This has been the City Seal since the latter 18th Century.
David Rittenhouse was one of the Seal’s designers. Rittenhouse was a renowned 18th Century Astronomer who is probably best known now for the wonderful Square and neighborhood that bear his name. He was born in Rittenhouse Town, which was named for his family in the 17th Century. I currently live less than 5 minutes from Rittenhouse Town, which is now part of Fairmount Park and the Wissahickon Valley Trails. And it is said that the idea for the field of stars on the American flag may have been inspired by Rittenhouse’s work as an astronomer.
The Seal originally included the year 1701, which was then removed when someone pointed out that the City was founded in 1683. I guess they just left the whole year thing out after that to make sure no one made another mistake.
Then there is the cornucopia, plow, ship, scroll with anchor, two women, and the standard shield and fancy squiggles that you would expect to find on any proper coat of arms.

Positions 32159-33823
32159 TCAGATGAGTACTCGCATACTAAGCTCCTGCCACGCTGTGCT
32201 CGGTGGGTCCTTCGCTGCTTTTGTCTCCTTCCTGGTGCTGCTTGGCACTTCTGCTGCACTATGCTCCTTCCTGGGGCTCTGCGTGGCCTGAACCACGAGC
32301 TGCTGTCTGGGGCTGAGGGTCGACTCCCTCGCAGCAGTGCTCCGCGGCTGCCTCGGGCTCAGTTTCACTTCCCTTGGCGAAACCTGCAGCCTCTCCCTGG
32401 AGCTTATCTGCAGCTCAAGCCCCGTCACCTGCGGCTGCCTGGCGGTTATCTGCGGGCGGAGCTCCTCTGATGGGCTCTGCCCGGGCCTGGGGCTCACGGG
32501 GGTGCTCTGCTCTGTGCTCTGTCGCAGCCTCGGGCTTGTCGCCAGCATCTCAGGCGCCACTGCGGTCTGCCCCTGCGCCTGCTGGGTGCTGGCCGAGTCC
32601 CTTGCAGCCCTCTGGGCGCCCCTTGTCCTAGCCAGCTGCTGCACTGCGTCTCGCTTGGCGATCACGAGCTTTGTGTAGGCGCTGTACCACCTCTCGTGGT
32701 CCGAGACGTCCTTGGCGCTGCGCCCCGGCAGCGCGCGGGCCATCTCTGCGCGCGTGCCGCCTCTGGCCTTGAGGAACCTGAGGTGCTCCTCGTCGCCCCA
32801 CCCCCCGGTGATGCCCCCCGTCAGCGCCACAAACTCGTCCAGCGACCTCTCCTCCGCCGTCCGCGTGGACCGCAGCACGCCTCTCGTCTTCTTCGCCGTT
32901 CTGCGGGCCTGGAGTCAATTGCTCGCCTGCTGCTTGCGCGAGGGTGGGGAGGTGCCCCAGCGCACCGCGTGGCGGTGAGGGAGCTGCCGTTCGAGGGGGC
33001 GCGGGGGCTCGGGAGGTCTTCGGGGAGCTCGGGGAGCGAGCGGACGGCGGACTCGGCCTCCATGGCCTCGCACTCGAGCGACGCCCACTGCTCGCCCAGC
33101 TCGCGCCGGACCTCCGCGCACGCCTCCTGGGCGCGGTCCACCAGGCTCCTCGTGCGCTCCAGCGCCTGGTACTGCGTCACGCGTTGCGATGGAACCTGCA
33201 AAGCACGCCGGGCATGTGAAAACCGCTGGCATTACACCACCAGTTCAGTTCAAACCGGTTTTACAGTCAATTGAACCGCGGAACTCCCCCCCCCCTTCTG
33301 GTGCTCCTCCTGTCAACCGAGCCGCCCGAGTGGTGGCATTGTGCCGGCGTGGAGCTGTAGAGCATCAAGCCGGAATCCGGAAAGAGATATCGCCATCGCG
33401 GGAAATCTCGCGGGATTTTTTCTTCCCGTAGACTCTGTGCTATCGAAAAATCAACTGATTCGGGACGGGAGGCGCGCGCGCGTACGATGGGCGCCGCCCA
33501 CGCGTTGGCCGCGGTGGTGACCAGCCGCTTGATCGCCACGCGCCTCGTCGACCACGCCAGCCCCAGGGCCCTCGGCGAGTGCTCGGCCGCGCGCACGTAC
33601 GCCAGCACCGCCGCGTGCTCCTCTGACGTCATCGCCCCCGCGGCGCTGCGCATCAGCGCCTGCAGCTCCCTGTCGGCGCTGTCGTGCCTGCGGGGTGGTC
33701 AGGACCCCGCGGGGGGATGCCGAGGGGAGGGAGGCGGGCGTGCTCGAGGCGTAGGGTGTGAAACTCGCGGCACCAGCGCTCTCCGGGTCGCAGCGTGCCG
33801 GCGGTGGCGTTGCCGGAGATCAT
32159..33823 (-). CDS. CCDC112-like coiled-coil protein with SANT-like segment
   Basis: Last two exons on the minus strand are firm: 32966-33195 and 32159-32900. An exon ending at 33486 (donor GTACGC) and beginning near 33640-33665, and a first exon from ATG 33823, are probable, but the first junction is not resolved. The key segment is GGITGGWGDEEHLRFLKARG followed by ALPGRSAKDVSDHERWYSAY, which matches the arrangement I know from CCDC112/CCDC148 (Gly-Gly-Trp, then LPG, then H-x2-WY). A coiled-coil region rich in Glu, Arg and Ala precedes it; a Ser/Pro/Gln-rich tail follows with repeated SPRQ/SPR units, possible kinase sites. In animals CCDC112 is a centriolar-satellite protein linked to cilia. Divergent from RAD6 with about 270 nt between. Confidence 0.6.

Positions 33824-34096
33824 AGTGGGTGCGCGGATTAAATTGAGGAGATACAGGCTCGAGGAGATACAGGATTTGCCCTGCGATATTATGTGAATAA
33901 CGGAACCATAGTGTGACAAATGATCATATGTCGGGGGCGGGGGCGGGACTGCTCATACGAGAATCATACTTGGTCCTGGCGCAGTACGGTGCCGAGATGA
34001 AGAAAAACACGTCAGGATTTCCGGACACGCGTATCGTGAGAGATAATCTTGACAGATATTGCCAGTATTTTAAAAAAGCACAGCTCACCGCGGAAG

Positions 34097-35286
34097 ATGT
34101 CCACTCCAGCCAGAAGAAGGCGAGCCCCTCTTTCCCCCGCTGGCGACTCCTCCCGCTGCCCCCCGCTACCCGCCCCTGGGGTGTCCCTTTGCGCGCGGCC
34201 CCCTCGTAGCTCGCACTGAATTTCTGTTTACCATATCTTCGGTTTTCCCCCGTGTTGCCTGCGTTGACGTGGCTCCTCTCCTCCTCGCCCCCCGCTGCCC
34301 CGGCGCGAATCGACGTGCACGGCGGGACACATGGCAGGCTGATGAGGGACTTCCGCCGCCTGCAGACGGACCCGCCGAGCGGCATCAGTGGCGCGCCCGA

But my favorite part of the City Seal, by far, is… wait for it… the disembodied arm. The disembodied arm is holding the Scales of Justice. I am both an attorney and a Libra, and the disembodied arm on my favorite City’s Flag just happens to be holding the Scales. Coincidence?
You will also see the City’s Flag without the Seal. Flags flown by the city government must use the seal while privately flown flags have the option of using the seal or going without.
(Graphic courtesy of a typically random Dan McQuade Tweet. Dec. 2014.)
Philly has so many odd things that help shape its character: Scrapple, the name Wawa, MAC Machines (try asking for one in another city), Gritty, down the shore (type that in Grammarly), Mütter Museum, Whispering Walls, Mummers, wiz wit. And of course, the disembodied arm on our City’s Shield and Flag.
I know our city has some budget shortfalls, so perhaps a trademark infringement suit?
I mean can Arm & Hammer stick that TM on there if Philly has been using that disembodied arm since the 1700s?! At least A&H didn’t steal our “azure blue” and the “pale golden yellow” colors.